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Page 12

Cyber Security

Australian Government The state of cyber “Australia and Australians are targets for malicious actors—including serious and organised criminal syndicates and foreign adversaries—who are all using cyberspace to further their aims and attack our interests.” (MP, n.d.)

A By Shannon Sedgwick

12 | Australian Security Magazine

mongst the never-ending acronyms of Canberra’s public service are government agencies and departments, who guide the direction and implementation of the Australian Government’s cyber security strategy. Agencies and departments such as the Australian Signals Directorate (ASD) and their subsidiary the Australian Cyber Security Centre (ACSC), the Attorney General’s Office, the Department of the Prime Minister and Cabinet (PM&C), the Department of Home Affairs, CERT Australia, and the Department of Defence (DoD). The collective aim of these agencies and departments is to improve the resilience and cyber security posture of the Australian Government, private industry, and its citizens. They are the first line of defence for Australia in the protection against cyber criminals, espionage, and insider threats. There are unique challenges faced by these organisations, and I will shed some light on these challenges and the progress of our government’s cyber security strategy since it’s introduction in 2016 (The Department of Prime Minister and Cabinet, 2016). The 2016 Australian Cyber Security Strategy addressed five key goals; 1 – Governments, business and the research community together advance Australia’s cyber security through a national cyber partnership,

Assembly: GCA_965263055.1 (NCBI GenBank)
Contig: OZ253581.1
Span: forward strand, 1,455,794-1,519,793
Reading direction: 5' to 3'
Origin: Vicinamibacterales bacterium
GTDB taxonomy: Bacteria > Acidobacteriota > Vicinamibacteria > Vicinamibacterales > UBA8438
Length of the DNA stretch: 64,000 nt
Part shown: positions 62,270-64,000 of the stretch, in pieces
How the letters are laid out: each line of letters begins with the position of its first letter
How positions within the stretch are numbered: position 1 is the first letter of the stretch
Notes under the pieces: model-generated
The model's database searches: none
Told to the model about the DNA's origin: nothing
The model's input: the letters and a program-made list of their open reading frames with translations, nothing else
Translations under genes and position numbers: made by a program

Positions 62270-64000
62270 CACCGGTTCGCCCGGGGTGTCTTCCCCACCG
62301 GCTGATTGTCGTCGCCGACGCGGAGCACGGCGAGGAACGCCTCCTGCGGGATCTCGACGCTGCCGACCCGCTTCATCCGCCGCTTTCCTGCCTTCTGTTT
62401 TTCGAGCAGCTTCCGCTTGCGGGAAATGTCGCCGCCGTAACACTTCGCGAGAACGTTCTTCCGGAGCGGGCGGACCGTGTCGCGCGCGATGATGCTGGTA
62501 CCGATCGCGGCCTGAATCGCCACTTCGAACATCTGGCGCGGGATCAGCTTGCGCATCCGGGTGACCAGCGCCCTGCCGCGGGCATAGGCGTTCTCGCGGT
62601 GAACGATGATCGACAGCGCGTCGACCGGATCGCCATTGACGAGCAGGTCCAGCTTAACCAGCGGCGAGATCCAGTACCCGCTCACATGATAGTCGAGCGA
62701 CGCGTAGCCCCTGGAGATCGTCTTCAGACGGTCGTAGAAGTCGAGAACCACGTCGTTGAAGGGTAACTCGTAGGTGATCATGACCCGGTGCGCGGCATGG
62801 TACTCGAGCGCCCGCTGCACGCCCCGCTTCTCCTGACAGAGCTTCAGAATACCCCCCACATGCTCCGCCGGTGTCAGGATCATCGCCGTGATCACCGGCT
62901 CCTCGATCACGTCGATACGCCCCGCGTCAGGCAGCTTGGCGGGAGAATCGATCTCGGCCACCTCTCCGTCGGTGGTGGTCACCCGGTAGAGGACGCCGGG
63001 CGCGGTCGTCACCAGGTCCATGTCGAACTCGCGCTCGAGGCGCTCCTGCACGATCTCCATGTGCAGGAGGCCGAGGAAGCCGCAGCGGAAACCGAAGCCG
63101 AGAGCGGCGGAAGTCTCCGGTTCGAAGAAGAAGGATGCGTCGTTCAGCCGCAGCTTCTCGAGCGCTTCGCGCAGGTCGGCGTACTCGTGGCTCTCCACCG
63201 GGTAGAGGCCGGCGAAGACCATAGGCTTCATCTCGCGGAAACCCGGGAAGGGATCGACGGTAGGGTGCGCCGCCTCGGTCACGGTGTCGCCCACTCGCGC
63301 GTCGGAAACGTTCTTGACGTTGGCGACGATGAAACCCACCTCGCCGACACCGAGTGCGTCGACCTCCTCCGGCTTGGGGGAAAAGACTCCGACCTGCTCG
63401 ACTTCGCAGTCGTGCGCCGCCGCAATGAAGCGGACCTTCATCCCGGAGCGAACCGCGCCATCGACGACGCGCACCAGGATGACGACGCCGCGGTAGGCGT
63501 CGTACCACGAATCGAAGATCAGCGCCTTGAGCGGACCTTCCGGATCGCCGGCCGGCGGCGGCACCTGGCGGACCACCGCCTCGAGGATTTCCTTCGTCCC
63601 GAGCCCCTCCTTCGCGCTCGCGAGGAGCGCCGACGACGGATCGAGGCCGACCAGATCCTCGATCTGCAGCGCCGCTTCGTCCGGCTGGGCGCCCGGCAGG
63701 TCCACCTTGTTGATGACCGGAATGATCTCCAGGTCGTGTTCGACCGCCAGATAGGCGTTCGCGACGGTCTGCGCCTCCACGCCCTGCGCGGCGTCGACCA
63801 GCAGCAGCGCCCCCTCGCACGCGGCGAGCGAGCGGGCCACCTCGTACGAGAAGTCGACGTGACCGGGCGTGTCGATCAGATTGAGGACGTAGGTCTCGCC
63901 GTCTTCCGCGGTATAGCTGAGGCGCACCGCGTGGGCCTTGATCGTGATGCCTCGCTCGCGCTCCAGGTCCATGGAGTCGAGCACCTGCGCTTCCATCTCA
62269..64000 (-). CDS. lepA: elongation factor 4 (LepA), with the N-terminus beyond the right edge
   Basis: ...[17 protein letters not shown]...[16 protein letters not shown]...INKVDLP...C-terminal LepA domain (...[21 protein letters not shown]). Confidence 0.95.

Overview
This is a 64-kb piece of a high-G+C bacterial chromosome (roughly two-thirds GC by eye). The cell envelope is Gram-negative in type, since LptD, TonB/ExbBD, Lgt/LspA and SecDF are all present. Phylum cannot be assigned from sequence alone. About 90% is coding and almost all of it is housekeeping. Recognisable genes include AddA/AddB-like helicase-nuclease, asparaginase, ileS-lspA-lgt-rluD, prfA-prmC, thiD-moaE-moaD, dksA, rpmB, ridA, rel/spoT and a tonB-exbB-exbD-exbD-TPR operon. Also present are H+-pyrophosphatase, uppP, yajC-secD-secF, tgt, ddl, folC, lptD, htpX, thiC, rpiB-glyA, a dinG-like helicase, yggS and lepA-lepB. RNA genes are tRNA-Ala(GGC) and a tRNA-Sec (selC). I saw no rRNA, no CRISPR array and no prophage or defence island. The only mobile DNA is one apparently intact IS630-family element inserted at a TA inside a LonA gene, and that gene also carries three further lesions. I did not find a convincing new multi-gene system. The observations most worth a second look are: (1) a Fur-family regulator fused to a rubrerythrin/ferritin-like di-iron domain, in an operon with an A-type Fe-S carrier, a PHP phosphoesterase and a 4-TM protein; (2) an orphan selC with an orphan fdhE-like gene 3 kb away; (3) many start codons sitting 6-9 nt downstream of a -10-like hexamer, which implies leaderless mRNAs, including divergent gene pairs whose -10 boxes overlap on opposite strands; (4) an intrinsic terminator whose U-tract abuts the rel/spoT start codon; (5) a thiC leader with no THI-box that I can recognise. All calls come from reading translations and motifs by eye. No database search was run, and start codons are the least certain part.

2 – Australia’s networks and systems are hard to compromise and resilient to cyber attacks, 3 – Australia promotes an open, free and secure cyberspace by taking global responsibility and exercising international influence, 4 – Australian businesses grow and prosper through cyber security innovation, and 5 – Australians have the cyber security skills and knowledge to thrive in the digital age. These five goals are laudable fundamentals for which to strive. One of the main issues in achieving these goals is that the Cyber Security Strategy did not address exactly how it was going to implement these plans or quantitatively measure its progress. The Strategy breaks down the five goals into 33 separate action points, which may prove unwieldy. A better approach would be to identify the essential action points and prioritise them according to their severity of risk to the overall five goals. Australian National Audit Office (ANAO) audit reports of various federal agencies make it clear that the government has more work to do in the implementation of its Strategy Action Plan. The ANAO found that the majority of the agencies it audited did not meet the mandatory standards set by the ASD in April 2013, the Top 4 Mitigation Strategies. The Top 4 are a subset of the ASD Essential Eight, which will

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